Kellie Tinnin for Inman. Offering value is an important part of real estate sales, but can be tricky to keep in mind in the midst of a hectic schedule. I love the way Kellie breaks this post down into 4 key steps to help you secure value as an Agent and stand out to prospects.
How do you create value that resonates with clients and consumers in an industry that is constantly flooded with information, hype and, sometimes, bad press?
Creating value and marketing around that value is a constant battle. In a job that interacts with the public, it can be difficult and nearly impossible to find a system that will fit the needs of every client you want to reach.
What I have found to be useful for securing value with clients and consumers is the following:
People find value in raw, honest information. Consumers are not stupid, and they know when they are being sold. Our profession has been bogged down with a negative stereotype because of a few bad apples.
It is our job to be the eyes and ears of our local real estate market. In my opinion, and my business, I feel it is my job to educate and consult with people.
I might sell a house, but I don’t push people into the choices they make. We are expected to be experts in our field so we can consult our clients. You cannot educate the public if you don’t educate yourself — take classes, engage with other agents in your office or at your local board, or even just read about your local real estate market.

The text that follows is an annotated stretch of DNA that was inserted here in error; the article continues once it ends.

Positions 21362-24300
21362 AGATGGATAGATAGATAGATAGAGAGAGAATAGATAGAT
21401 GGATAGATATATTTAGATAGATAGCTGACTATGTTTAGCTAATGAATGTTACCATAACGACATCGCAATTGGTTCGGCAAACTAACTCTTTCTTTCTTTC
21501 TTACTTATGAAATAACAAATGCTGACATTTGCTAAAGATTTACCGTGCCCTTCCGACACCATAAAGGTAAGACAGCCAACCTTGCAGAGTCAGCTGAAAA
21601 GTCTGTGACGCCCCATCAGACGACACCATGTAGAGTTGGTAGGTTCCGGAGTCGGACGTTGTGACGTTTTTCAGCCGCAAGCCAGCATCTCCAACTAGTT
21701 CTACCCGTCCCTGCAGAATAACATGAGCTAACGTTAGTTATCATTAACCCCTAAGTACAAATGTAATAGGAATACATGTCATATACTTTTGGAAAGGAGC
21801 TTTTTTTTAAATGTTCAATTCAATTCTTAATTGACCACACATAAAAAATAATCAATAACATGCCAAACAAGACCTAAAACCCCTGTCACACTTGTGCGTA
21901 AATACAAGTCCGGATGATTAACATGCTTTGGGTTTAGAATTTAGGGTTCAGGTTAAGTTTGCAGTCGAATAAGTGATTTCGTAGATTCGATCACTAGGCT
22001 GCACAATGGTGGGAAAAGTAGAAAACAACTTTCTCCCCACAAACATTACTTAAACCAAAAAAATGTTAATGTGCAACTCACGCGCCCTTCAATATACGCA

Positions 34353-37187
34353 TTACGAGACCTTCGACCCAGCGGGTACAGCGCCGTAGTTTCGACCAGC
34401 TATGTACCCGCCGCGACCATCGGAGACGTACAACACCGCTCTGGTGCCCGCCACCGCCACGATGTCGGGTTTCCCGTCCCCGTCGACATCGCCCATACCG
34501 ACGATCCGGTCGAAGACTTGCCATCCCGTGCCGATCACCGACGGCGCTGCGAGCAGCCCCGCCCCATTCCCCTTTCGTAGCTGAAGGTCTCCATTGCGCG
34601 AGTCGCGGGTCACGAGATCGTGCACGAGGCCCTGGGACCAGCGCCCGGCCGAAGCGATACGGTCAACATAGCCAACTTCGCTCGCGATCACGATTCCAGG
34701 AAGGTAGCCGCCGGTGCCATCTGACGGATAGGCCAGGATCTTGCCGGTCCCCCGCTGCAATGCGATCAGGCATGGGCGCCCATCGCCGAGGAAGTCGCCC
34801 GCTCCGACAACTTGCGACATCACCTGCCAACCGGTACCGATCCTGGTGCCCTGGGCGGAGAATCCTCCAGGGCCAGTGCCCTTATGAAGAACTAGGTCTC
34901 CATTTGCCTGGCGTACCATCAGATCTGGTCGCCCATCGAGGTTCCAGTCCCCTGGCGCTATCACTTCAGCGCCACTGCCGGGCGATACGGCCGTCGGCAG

Don’t overcomplicate the process. Sending out postcards, farming an area or sending out items to your sphere of influence is valuable. But sending out melodramatic information with flashy phrases causes your information to get lost.
People might think you have nothing to offer if you plaster your face on two-thirds of the postcard. Simplify the process and information. Get to the point.
Be who you are, not what you think a real estate agent should be. This struggle has been real for me. I felt like I needed to be what people perceived as a successful real estate agent — I needed to do what everyone else was doing to be successful.
Sure, it worked for those people because it fit their personality. But it didn’t work for me. I have found that my biggest successes have come when I have just accepted who I am as a person and the type of agent I am. You won’t be a fit for everyone, and that’s OK. There is enough business for everyone.
Be that person they trust. What can you offer your clients that they cannot get from someone else or the Internet?
I have clients who call me before they do work to their house to ask what I think about everything, including paint colors, installing solar panels and even refinance materials they received in the mail.
Why do they call me? Because at some point during our transaction, they felt a sense of trust — because I was looking out for their interests, and isn’t that the goal? To make sure our customers know that we are here for them and they need us.